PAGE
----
Advanced training for clinicians trying to return to a medical career or making a signficant transition is a significant concern for many medical specialties. A number of physician organizations are working on this issue. But, as for now, the opportunities are relatively limited and dependent on local efforts. For instance, my hospital had a 1-day a week/several month program for MDs (also available to PAs and NPs) to get back to speed on the care of children in the hospital. Most programs for physicians will take PAs if asked. The American Academy of Pediatrics has a reentry into the workforce project www.aap.org/reentry/ Other groups have joined in like the AMA and AAFP.

Unfortunately, AAPA has done nothing with this issue.

ME

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drew1425 in Perth Amboy, New Jersey

69 months ago

Peds PA Mike in Alexandria, Virginia said: In comparing PA schools, the two most important general criteria are the PANCE passage rate and a Masters degree. A dwindling number of schools do not offer the Masters, and many of these are in NY and CA. over 85% of PA grads come out with a Masters. In an increasingly regulated healthcare system, a minimum of a graduate is required. This does not have to come from the PA program, but can be attained before or after the program.

Yes, you will likely get a first job without a Masters, but a long-term career will be challenging without it. Most teaching hospitals require all clinicians of a certain level or higher to have a graduate degree. A chief obstacle to PAs in government services is that they cannot get the promotion or pay rate above a certain rate without a graduate degree. An increasing number of states now require a graduate degree for certain or all levels of prescriptive authority.

The AAPA has endorsed the Master's degree as the minimum degree for new PA grads. ARC-PA is reviewing its standards, and may soon require that degree. The two major obstacles to 100% Masters programs are PA program faculty that are not qualified to teach graduate level programs and the programs themselves that are not accredited for graduate courses. They are acting in their own self-interest. The prospective PA student should look for their own long-term interest and career flexibility. This dictates a graduate degree.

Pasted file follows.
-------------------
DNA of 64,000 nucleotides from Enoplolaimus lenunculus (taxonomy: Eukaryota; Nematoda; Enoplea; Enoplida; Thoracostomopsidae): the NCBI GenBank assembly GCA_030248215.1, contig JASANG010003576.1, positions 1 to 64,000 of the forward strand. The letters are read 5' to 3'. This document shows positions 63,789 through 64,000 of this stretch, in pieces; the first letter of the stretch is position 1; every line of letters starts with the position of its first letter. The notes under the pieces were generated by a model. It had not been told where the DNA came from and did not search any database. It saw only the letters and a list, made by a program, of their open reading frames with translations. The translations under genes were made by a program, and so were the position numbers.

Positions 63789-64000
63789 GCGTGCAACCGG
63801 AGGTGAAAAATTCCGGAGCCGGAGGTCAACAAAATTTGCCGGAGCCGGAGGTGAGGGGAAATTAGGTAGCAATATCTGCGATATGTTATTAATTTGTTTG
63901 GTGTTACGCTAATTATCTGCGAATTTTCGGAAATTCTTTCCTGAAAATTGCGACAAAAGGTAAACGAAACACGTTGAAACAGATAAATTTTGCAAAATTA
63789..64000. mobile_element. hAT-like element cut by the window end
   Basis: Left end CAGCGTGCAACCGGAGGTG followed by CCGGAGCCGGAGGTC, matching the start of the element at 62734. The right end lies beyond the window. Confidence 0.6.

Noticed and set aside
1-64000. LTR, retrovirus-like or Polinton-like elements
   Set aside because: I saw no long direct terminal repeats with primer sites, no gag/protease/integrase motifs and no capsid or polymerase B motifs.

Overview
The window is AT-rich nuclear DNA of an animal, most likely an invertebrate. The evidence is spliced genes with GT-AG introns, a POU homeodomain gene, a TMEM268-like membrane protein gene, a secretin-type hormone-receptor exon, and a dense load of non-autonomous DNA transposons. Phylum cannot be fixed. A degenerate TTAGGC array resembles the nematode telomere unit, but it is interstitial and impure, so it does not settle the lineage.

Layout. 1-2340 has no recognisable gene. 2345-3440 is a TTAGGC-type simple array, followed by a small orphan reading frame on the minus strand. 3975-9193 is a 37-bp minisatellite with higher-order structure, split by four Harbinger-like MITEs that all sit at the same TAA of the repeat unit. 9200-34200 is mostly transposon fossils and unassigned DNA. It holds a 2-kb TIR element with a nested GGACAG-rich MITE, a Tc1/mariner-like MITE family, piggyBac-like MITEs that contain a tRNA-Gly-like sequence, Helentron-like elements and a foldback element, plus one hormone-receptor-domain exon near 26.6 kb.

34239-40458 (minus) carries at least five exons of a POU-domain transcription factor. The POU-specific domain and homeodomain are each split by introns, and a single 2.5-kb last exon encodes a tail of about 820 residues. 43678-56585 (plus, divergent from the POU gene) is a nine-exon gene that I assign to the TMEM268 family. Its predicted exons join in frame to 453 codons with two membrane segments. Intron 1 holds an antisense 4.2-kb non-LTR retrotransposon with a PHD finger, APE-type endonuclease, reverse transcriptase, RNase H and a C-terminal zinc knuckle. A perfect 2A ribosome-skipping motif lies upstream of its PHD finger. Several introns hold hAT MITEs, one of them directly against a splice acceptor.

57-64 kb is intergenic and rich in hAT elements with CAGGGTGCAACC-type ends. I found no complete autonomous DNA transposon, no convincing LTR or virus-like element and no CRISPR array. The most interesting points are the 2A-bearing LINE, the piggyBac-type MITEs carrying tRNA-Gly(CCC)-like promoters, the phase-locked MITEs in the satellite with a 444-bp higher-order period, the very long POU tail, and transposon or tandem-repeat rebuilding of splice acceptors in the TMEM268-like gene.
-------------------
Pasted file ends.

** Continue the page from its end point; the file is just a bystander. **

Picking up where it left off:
ME

i have alot of questions about your school and this program. noone ever answers the phone. can you tell me how you applyed?? also is there a pre-pa program? and if so, what does that mean??
thanks
drew

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Peds PA Mike in Alexandria, Virginia

69 months ago

The best resource for information on PA programs and what they require for admission is the Physician Assistant Education Association (PAEA) at www.paeaonline.org. They have Programs Directory that has all the descriptive information that you could want - admissions requirements, etc. Of course, it costs some money (about $30).

Though a growing number of colleges offer "pre-PA" programs, I am not sure what that means. All PA programs have some combination of science requirements as well as stats, pscyhe, language, etc. They also have an experiential requirement - time you worked or volunteered in a health care setting. A "pre-PA" program cannot offer all of these prerequisites. There are a few schools that have a combined college undergrad/PA program with a few years as "pre-PA" and, if grades a sufficient, transition into the final years of the PA program. This is all in the PAEA handbook.

Almost all PA programs now use the CASPA centralized application process. This saves so much time and money for applicants.

Achieving the prerequisites does not necessarily make you competitive for acceptance. Almost all PA school entrants already have a bachelor's degree, a 3.2-3.6 GPA, and similar science grades. Average healthcare experience is about 2 years, but ranges from 0 - 20 years. Again, see the PAEA book.

Do not make your PA school choice based on tuition price. A Master's degree and high PANCE passage rate are the primary determiners of a program that will put you on the track to a long career. PAs make good money and can pay back necessary loans. Also, any program with a drop-out failure rate of more than 10% of a recent entering class has problems. The applicant pool is very high quality these days. Too many drop-outs indicate poor selection, poor support and teaching, or a combination. Too high a This drop-out rate also may result in the program losing its accreditation, meaning your tuition and degree would be worthless.

ME

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Ann in Centereach, New York

69 months ago

yorkpa in Flushing, New York said: This is what I mean by overwhelming, our classes were held 5 days a wk 9-5 and sometimes we had to come on weekends, I could not hold a job, I felt like i had not enough time to study, basically my first year it was all short term memory. on average we had about 2-3 exams a wk. But you do not need to be a genius, the staff really does try to help you out during the program to pass. When you graduate any job that hires you will train you. You do not function as a nurse, you are train to function as a doctor( you treat, medicate and council, you just have to make sure your supervising doc agrees with you) . when you rotate in the hospitals you will notice that the medical students know as much as you do about medicine, it is just that they do residency and you don't. For your board's you use USMLE books.